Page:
City of Fortuna
The residence in the 1300 block of Rohnerville Road.
The Fortuna City Council voted unanimously last night to deny Floyd Hoisington’s appeal of the city’s decision to declare his property in the 1300 block of Rohnerville Road a public nuisance and to order it abated at Hoisington’s expense.
But the council also granted Hoisington a bit of a reprieve, giving him until March 3 to dispose of hazardous materials on the property, establish residential water, sewer and electric service, and bring electrical wiring up to code. If he can meet that March 3 deadline, the council directed staff to work with him on a timeline for completing other work, which includes mold and mildew remediation, clearing of accumulated trash and debris and structural repairs. But if Hoisington fails to complete the work required by the deadline, the council’s action would allow the city to step in and clean up the place while billing Hoisington for the expense.
At a special meeting tonight, the Fortuna City Council will consider an appeal of a finding that a residence in the 1300 block of Rohnerville Road constitutes a public nuisance that needs to be abated.
The hearing comes nine years after the property and its owner, Floyd Hoisington, were featured on an episode of the television show Hoarders
and almost a year after the city began abatement efforts there. Specifically, City Manager Merrit Perry upheld findings that the property contains unsafe wiring, an “illegal gravity-fed water system that discharges” wastewater into the city’s sewer system without an account or permission, dilapidated structures, evidence of an illegal water diversion and hazardous materials stored in dilapidated vehicles. Additionally, inspectors reported finding “extensive trash, debris and dilapidated vehicles … throughout the site.”
The city ordered
Hoisington to clean up the property in November but a January inspection found the conditions persisting and Perry declared the property a nuisance and ordered it abated at Hoisington’s expense. He’s filed an appeal of that order, which will be heard by the council today at 5 p.m.
In a hand-written seven-page letter to the city informing it of the appeal, Hoisington states that in addition to being his longtime residence, it is also the Tree House Christian Private School and a church, “commonly known as The Church of the Children, The Church of the Soldier and The Church of the Lost Word of Jesus Christ,” of which he is the reverend. Referring to himself in the third person, Hoisington notes the “reverend is known for being a kind man who will go out of his way to help someone and is a good and loving father and, if you need something, he can probably find it for you. And liked by his neighbors.”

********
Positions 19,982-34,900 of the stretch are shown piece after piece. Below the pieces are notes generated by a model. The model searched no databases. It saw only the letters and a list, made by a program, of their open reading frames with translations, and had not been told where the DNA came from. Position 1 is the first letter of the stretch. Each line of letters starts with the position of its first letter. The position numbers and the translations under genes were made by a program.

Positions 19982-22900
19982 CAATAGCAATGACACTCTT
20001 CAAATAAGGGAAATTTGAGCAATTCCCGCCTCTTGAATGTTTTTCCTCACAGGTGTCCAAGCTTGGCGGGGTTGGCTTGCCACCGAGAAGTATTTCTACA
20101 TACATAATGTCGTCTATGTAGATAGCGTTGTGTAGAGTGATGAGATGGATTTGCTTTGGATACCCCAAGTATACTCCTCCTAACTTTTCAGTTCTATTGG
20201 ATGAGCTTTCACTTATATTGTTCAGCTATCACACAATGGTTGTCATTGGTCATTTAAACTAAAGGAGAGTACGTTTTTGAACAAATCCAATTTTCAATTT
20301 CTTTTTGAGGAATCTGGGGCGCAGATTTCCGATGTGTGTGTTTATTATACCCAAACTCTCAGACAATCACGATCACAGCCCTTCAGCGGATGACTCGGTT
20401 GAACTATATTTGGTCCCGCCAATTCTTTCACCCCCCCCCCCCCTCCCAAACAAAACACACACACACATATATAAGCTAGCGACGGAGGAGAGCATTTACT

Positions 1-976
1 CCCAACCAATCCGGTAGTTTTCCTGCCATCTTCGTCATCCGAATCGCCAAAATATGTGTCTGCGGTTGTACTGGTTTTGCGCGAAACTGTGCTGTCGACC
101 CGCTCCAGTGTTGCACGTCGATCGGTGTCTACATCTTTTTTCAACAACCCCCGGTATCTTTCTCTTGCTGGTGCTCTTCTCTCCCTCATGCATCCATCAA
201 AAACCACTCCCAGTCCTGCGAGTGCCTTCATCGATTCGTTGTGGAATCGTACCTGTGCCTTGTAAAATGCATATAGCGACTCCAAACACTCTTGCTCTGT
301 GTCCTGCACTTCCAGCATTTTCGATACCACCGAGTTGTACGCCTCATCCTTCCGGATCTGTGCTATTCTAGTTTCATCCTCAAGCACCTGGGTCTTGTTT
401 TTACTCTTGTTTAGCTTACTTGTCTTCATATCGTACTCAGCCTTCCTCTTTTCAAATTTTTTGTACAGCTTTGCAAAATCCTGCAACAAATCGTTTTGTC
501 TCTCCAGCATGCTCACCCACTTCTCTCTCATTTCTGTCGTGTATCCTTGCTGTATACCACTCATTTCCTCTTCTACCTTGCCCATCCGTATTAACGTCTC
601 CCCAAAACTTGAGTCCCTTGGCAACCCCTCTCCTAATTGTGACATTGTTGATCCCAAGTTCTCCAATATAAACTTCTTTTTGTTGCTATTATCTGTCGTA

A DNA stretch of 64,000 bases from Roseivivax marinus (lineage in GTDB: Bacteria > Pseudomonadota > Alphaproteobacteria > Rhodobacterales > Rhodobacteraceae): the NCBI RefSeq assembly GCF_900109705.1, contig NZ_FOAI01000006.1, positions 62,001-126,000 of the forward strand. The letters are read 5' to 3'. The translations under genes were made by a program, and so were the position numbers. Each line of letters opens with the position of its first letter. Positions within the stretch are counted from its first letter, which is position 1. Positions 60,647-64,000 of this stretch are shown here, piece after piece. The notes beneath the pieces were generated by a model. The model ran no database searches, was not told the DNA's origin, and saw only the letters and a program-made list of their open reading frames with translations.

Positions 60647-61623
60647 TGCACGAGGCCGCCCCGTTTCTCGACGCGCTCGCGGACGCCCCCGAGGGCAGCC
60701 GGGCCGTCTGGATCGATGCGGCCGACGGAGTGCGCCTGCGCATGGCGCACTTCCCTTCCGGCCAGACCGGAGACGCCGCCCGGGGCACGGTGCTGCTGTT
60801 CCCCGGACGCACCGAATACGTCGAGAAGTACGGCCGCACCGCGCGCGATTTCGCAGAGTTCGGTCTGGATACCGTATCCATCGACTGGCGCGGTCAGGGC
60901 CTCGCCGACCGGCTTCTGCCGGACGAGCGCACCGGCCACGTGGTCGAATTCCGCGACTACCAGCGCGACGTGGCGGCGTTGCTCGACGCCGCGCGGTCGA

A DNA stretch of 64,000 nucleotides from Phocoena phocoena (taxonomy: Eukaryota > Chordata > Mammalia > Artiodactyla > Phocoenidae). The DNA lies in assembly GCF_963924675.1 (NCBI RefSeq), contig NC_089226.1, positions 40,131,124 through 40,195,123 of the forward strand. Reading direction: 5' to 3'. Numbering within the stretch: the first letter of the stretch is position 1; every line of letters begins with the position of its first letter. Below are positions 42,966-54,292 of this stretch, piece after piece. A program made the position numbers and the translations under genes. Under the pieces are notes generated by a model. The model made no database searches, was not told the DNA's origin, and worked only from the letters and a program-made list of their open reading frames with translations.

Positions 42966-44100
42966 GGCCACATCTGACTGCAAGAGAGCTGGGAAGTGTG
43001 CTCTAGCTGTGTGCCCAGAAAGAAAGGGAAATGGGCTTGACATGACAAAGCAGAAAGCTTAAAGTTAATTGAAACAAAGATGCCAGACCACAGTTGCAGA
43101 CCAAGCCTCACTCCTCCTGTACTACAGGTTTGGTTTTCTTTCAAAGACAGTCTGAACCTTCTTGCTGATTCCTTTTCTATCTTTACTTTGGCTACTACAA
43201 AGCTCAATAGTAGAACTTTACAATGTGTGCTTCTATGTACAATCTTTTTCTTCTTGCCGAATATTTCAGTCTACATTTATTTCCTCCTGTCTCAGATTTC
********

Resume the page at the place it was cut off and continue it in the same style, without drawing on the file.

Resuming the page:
“He is also a very well-known and powerful voice on social media as a conservative Republican and advocate of the United States Constitution and all of the rights and protections it affords the people of this country,” he wrote. “And is dedicated about educating people about the true agenda and the evils of socialism and exposing the dangers of socialism and the lies they spread.”
Hoisington alleges the city has violated his due process rights and falsified reports in a “malicious” and “fraudulent action.” In a previous letter to the city in November, requesting additional time to clean the property and address the violations, Hoisington writes that he is disabled and on a fixed income of $948 a month, and also that both he and his son were recovering from recent surgeries.
“This abatement case is proof of fraud and widespread government corruption and conspiracy in an attempt to steal a much needed piece of land for a future development project,” Hoisington writes in the most recent letter.
Staff is recommending that the council reject Hoisington’s appeal, uphold the declaration of the property as a public nuisance and order that it be abated at Hoisington’s expense.
This isn’t the first time the condition of Hoisington’s property has thrust it into public view. He and his residence were featured in an episode
in the third season of the popular television show Hoarders
that aired Aug. 3, 2011. In that show — which saw Child Protective Services remove a child from the Hoisington’s residence due to the condition of the property — Hoinsington conceded the situation had been in decline for a decade.
Dubbing himself a collector, he said the problems began when he purchased five storage units full of stuff at auction for only $20. Touring the show’s producers through the property, he pointed out “valuables” and oddities, from rock collections to a taxidermy sea turtle. He also shows off a sizable gun collection, saying, “I try to have a gun for every occasion.”
“I’ve got a bunch of other stuff here that I know somebody will someday come by and say, ‘Hey, I need that,’ and whip out a big wad of cash.’ That’s what we’re hoping for,” he said.
The show brought in a licensed psychologist, Rebecca Beaton, to speak with Hoisington.
“The smell in his house is unbelievable,” she said after finding rampant mold and rotting food in the double-wide trailer. “I’ve been in many hoarding homes and the stench in this one is the worst I have encountered.”
The show then followed Hoisington’s progress as he, an organizational specialist and a work crew cleaned the property over the course of about four weeks, during which he says they remove four Dumpsters of trash and debris. The show concludes when Hoisington’s child is returned to his custody and the place looks markedly better.
Photos included in the staff report for tonight’s meeting show the property once again cluttered with debris, dilapidated vehicles and trash.